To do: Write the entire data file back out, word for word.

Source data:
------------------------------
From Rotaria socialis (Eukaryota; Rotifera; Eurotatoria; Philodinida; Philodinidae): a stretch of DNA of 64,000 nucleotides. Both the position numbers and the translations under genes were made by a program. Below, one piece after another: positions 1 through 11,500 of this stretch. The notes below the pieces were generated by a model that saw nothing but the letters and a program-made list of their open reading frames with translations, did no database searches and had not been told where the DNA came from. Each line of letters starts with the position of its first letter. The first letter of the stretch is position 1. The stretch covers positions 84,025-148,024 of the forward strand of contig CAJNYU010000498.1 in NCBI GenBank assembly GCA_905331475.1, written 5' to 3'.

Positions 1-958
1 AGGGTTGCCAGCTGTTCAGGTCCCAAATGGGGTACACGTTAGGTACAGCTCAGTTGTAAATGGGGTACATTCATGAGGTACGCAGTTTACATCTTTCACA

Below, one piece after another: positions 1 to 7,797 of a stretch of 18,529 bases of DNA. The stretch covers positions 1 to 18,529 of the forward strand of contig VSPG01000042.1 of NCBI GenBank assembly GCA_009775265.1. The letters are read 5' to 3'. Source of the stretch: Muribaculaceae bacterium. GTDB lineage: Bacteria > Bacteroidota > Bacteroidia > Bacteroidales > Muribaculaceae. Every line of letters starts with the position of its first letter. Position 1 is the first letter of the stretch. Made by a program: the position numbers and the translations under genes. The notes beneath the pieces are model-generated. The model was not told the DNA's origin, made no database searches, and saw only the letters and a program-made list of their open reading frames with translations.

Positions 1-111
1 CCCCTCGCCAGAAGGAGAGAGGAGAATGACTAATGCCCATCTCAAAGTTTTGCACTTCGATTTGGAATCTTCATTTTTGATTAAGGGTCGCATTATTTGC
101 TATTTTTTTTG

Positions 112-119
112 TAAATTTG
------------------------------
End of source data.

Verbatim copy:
From Rotaria socialis (Eukaryota; Rotifera; Eurotatoria; Philodinida; Philodinidae): a stretch of DNA of 64,000 nucleotides. Both the position numbers and the translations under genes were made by a program. Below, one piece after another: positions 1 through 11,500 of this stretch. The notes below the pieces were generated by a model that saw nothing but the letters and a program-made list of their open reading frames with translations, did no database searches and had not been told where the DNA came from. Each line of letters starts with the position of its first letter. The first letter of the stretch is position 1. The stretch covers positions 84,025-148,024 of the forward strand of contig CAJNYU010000498.1 in NCBI GenBank assembly GCA_905331475.1, written 5' to 3'.

Positions 1-958
1 AGGGTTGCCAGCTGTTCAGGTCCCAAATGGGGTACACGTTAGGTACAGCTCAGTTGTAAATGGGGTACATTCATGAGGTACGCAGTTTACATCTTTCACA

Below, one piece after another: positions 1 to 7,797 of a stretch of 18,529 bases of DNA. The stretch covers positions 1 to 18,529 of the forward strand of contig VSPG01000042.1 of NCBI GenBank assembly GCA_009775265.1. The letters are read 5' to 3'. Source of the stretch: Muribaculaceae bacterium. GTDB lineage: Bacteria > Bacteroidota > Bacteroidia > Bacteroidales > Muribaculaceae. Every line of letters starts with the position of its first letter. Position 1 is the first letter of the stretch. Made by a program: the position numbers and the translations under genes. The notes beneath the pieces are model-generated. The model was not told the DNA's origin, made no database searches, and saw only the letters and a program-made list of their open reading frames with translations.

Positions 1-111
1 CCCCTCGCCAGAAGGAGAGAGGAGAATGACTAATGCCCATCTCAAAGTTTTGCACTTCGATTTGGAATCTTCATTTTTGATTAAGGGTCGCATTATTTGC
101 TATTTTTTTTG

Positions 112-119
112 TAAATTTG